Like most disasters, it began with what I thought was a good idea at the time. Unlike most disasters, it involved a Finnish DJ and the Sahara. I should probably start at the beginning.
The Sahara has fascinated me ever since I was a kid. Specifically, since my grade school project on fennec foxes. It wasn’t what the Sahara had that intrigued me, but what it didn’t have. All that emptiness. The kind only possible in the largest desert in the world.
It was a landscape eerily beautiful to me. So when I started dabbling in photography, the Sahara became a bucket list must. I wanted to photograph it at sunset.
I, however, was not displeased, for a vast sea of orange stretched before me. We were on the cusp of the Sahara and the cusp of making my photographic dream a reality.
My camel snorted. I’ve heard camels called ‘ships of the desert’, but they sure show a lot more attitude than ships.
Ours huffed and yawned. When I went to board my not-so-noble steed, he lurched onto his knobbly legs so abruptly that it almost catapulted my camera.
I was pondering how these cumbersome creatures were supposed to guide us through the depths of the desert, when the convoy started to move, and, to my surprise, with an unexpected amount of grace. Our camel-ships unmoored from camp and headed towards the swelling waves.
Sand engulfed us.
As an Australian, I thought I’d had my fair share of sandy expanses, but this sand bulged against the horizon, plunged into troughs and puckered with ripples from the wind. A delicate trail of hoof prints was all that tethered us to camp.
Soon the dunes were too steep for the camels, so we walked. Then they were too steep for us, so we climbed. Though scrambled might be a better word. For every step up, I slid three back.
Our Berber guides moved with embarrassing ease, eventually getting so far ahead that they unwound their tagelmust turbans – some stretching ten metres long – and tossed the ends down to haul us up one last mighty sand dune. This was to be our viewpoint for sunset.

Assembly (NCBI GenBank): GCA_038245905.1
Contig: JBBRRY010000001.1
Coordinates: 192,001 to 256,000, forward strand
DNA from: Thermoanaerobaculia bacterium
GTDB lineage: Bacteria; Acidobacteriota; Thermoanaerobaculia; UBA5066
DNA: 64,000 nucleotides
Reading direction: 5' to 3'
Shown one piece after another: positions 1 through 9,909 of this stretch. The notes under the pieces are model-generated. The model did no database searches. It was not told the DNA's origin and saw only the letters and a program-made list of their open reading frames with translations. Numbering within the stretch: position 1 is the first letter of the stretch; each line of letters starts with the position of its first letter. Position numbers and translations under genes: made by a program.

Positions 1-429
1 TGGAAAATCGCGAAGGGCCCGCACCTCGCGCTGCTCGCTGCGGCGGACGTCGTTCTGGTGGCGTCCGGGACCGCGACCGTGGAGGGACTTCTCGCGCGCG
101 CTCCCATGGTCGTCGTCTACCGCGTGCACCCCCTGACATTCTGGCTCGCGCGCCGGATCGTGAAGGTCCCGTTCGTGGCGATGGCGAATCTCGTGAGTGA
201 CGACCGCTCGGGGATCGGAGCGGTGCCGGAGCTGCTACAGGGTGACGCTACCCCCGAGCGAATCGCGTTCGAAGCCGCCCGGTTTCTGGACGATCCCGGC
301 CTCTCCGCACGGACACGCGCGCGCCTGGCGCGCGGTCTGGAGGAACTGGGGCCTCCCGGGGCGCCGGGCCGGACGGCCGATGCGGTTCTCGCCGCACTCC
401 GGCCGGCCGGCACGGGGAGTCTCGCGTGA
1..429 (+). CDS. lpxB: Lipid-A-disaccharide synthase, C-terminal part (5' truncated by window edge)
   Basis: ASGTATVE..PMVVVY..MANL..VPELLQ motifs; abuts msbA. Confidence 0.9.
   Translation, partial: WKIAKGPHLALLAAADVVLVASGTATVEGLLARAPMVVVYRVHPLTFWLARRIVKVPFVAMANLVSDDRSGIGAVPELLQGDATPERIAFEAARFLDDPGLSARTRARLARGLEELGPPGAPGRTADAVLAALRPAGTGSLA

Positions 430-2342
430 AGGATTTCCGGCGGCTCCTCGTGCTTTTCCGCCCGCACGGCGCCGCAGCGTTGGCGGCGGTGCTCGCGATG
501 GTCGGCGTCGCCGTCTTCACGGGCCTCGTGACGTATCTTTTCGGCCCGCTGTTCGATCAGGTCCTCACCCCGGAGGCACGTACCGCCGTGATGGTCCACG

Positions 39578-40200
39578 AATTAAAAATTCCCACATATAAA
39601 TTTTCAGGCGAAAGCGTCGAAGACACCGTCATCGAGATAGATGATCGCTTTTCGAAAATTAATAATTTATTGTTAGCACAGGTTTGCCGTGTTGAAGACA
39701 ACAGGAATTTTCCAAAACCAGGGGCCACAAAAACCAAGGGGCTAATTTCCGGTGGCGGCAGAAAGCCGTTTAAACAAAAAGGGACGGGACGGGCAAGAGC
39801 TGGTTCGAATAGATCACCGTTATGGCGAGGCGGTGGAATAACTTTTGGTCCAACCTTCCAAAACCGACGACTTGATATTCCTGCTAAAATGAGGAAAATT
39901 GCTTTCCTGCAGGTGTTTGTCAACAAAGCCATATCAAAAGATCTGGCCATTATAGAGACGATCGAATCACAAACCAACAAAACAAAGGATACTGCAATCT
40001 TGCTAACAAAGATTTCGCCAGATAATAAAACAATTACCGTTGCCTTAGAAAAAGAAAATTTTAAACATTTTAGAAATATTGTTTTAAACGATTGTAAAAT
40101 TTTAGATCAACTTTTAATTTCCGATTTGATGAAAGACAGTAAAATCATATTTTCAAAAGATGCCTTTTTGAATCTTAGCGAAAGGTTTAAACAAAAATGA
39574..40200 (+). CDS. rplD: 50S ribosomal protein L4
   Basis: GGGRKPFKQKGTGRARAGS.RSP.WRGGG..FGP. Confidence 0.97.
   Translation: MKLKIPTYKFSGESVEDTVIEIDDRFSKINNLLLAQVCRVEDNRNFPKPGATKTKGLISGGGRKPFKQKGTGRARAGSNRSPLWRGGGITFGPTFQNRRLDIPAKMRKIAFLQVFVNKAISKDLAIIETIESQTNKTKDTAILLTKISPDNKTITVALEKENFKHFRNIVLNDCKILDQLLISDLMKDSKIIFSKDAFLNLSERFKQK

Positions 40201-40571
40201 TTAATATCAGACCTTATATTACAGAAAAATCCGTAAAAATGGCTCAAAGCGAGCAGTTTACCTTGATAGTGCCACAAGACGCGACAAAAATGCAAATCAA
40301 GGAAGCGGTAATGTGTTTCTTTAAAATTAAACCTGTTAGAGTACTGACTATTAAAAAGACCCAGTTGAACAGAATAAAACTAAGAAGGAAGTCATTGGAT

People talk of ‘island fever’, but perhaps there’s ‘desert fever’ too. That’s what I felt on that dune, surveying what I had to work with for my bucket list photo shoot. The vastness was overwhelming.
I outstretched my arms as if the only response to such sprawling land was to make myself bigger too. And it was there, watching sand particles billow below, that the idea hit me. Or song, rather.
It was like a flash of inspiration – potentially heat delusion – but that iconic club anthem of the noughties, that cheesy earworm of a tune, wiggled into my mind: Darude’s ‘Sandstorm’.
Before I could help myself, I had found the song on my phone and hit play. Synths launched into the air, and, shamelessly so did I. I danced.
It was contagious.
Laughing and leaping erupted on the dune, as others recognised the song. All the excitement for sunset, the surrealness of the scenery, bubbled up out of us. I grabbed my friend’s arm, and as the song swelled to a crescendo, we shared a cheeky look – and hurled ourselves down the slope.
Wind slammed against our faces. Arms flailed. Legs galloped. Our head scarfs billowed behind us, like those dust trails left by cartoon characters in the movies.
Downwards we flew, laughing wildly. We forgot about the climb, about perfect photographs, about the sand caking our limbs… We forgot about the precious cargo dangling around my shoulder.
It landed without a thud.
That’s how I didn’t even realise It was missing until I turned, grinning, to climb the slope again. There it was, my beloved camera, sinking to its sandy death. All desert fever evaporated.
I clawed myself up the sand. I unearthed the body. I tried the lens, but an unhappy metallic grinding filled the air – and it was much worse than the camels grunting. My poor camera was broken. And with it, my dream of capturing the Sahara sunset.
The only thing worse than a disaster when travelling, is knowing you are to blame.
By the time my friend and I surfaced on top of the dune again, the disappointment burned more than my thighs. How could all my penny-pinching, hoarded annual leave, and time spent daydreaming about this moment, go to waste so quickly?
My friend patted the patch of sand next to her.
“Come on,” she said. “You still have functioning eyeballs. At least be grumpy watching the sunset”.
So with no other option, I did. My epic sunset moment may have changed, but there was no reason not to enjoy it. And perhaps for the first time since I had stepped foot (or hoof) in the desert, I relished a view undistracted.
I wasn’t trying to perfect exposure settings, juggle lenses or wrangle a tripod. I wasn’t anxious about missing some crucial photographic moment. I didn’t even realise I had worried about these things until suddenly they were useless to worry about.
I guess that’s the thing about travelling in this Instagram-loving world; sometimes we forget that the best way to ‘capture’ a moment is not to capture it at all. Instead, I soaked up the scene with my ‘functioning eyeballs’.
I watched as the sun slipped towards the horizon and colour ricochet across the sky. As the shadows pooled like mauve ink between the dunes. As the sunlight rimmed the swooping, sandy crests below. I watched as the emptiness was transformed, like a blank canvas, painted in sunset hues.
And my Sahara sunset, my bucket list view, was so much better outside of a viewfinder.
And certainly much better than running down a sand dune to Darude.
Spend a night in the Sahara on an Intrepid small group adventure. Check out our range of trips here.
All photographs by Jennifer Hoddinett.